After the first frost, cut the foliage down to 6 to 8 inches above the ground. You can also cut the foliage back in the spring however cutting back in the fall makes mulching the soil a lot easier.
Remove any leaves or plant debris from around the plants. This helps to prevent disease. It also removes many potential hiding places for pests such as slugs. If these pests are a particular problem, this guide to controlling slugs in the garden has lots of useful advice and suggestions.
Apply a 2 to 3 inch layer of mulch in late fall when the ground is cold but not frozen. An organic mulch such as straw, bark, dry grass or chopped leaves is ideal. As well as helping the soil to conserve moisture, mulching prevents damage caused by freezing and thawing. If you don’t want to apply a mulch, a plant blanket can also be used.
Water your delphinium plants occasionally during the winter if the ground thaws out enough to absorb moisture.
Plants growing in pots can be moved undercover as the temperatures fall. Placing pots on a Metal Plant Caddy enables you to easily move them around your garden or home.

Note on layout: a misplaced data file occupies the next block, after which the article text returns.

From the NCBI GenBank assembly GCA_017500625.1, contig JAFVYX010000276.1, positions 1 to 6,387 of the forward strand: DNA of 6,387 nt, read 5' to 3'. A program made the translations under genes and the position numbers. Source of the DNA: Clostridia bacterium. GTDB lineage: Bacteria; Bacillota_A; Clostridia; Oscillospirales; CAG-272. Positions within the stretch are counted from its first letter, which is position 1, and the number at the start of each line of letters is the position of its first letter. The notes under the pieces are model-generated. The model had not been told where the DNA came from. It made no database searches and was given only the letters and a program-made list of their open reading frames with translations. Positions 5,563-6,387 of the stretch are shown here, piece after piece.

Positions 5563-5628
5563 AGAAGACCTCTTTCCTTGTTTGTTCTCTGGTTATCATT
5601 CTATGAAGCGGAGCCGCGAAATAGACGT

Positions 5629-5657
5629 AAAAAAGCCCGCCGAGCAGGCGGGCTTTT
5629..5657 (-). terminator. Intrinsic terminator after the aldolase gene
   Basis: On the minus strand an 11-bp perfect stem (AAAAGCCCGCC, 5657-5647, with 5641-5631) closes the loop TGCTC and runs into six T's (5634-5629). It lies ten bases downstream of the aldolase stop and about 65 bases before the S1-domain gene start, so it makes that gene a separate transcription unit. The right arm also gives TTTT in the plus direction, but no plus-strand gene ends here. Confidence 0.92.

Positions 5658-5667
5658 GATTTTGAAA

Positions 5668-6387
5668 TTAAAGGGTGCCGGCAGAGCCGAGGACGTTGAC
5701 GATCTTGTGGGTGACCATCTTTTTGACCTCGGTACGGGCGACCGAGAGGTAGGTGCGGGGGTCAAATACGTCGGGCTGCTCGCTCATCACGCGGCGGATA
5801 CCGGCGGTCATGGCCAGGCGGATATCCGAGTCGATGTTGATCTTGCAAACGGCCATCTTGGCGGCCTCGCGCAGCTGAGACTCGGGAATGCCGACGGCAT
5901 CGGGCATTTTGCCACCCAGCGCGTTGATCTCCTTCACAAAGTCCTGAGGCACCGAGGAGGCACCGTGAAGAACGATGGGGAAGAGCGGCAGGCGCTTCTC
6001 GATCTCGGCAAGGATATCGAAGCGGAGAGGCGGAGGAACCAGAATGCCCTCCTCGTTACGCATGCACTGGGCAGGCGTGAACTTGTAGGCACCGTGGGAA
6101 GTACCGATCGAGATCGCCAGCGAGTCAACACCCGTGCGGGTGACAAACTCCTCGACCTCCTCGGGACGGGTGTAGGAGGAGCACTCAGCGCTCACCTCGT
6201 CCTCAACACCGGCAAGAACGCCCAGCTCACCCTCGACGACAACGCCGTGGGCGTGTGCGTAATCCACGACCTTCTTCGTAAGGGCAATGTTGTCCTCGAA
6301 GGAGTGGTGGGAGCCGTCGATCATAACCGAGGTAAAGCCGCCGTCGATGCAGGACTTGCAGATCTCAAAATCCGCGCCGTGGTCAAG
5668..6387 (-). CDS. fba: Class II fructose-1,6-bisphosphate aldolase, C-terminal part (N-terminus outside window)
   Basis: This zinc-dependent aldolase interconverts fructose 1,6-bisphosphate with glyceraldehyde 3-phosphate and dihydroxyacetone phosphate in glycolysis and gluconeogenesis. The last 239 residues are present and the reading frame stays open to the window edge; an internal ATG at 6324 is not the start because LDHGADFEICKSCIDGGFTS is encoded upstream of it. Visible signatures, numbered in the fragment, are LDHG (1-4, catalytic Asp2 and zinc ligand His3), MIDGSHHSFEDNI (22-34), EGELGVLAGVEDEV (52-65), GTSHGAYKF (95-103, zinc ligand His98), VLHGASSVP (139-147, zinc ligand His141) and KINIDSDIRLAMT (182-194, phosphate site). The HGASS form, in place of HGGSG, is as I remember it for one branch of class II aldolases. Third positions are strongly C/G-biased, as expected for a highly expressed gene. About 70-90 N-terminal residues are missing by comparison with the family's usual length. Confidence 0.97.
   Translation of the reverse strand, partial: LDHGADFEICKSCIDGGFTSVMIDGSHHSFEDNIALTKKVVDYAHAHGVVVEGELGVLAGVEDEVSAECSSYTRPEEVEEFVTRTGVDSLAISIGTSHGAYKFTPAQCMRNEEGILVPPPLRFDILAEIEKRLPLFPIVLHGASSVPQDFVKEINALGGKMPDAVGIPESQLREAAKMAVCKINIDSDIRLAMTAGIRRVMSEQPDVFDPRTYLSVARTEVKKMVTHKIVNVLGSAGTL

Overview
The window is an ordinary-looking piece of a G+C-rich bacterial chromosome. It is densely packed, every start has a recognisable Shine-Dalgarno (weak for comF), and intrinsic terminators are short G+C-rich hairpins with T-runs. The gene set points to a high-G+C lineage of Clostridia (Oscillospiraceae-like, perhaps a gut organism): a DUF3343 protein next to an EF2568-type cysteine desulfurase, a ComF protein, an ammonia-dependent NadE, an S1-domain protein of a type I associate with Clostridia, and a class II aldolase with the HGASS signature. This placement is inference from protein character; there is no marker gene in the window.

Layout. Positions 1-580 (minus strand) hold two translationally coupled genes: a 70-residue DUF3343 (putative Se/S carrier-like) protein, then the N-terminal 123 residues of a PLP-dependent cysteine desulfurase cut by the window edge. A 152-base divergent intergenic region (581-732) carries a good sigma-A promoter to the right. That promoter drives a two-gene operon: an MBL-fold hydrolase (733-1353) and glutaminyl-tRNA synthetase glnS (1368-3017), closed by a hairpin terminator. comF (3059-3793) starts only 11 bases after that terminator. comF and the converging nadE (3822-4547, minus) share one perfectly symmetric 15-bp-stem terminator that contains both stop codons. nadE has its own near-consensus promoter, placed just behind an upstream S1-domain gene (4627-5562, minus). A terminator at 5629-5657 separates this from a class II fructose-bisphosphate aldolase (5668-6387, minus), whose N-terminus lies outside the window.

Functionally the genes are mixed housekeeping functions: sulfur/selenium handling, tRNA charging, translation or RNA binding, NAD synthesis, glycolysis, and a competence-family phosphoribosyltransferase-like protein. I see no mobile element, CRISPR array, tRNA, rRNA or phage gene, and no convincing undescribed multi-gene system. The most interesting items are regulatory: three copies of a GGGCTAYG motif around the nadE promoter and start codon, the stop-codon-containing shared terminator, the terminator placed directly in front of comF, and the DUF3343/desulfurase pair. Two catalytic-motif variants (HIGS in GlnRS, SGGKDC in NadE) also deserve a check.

Common Problems and How to Prevent Them
Growing in good soil in a favorable position helps to keep plants healthy.
If planted in an open, light position these are pleasingly problem free plants.
Regularly check young plants for any signs of problems. You will also need to protect the foliage from slugs and snails.
Try not to overwater the plants. This can lead to them developing root rot.
Cyclamen mites can be a problem as can powdery mildew if the foliage is wet or the plants are over crowded.
Rust, as the name suggests, causes rust colored pustules on foliage. Cut away affected leaves. Weed the area around the plant and remove any plant debris to prevent the problem from returning.
Delphinium black blotch is a bacterial infection which causes large black blotches on leaves. It is particularly common during wet summers. Remove any affected plants to prevent the disease from spreading throughout your garden.
Remember to clean your tools before and after using them. This prevents diseases from easily spreading around the garden. You should never place diseased foliage on the compost heap.
Delphiniums are deer resistant.
How to Propagate
The delphinium can be propagated in a number of ways.
When selecting a plant to propagate, never take cuttings or seeds from unhealthy or diseased plants. Propagating from healthy and productive plants increases the chances that the new plants will also be healthy and productive.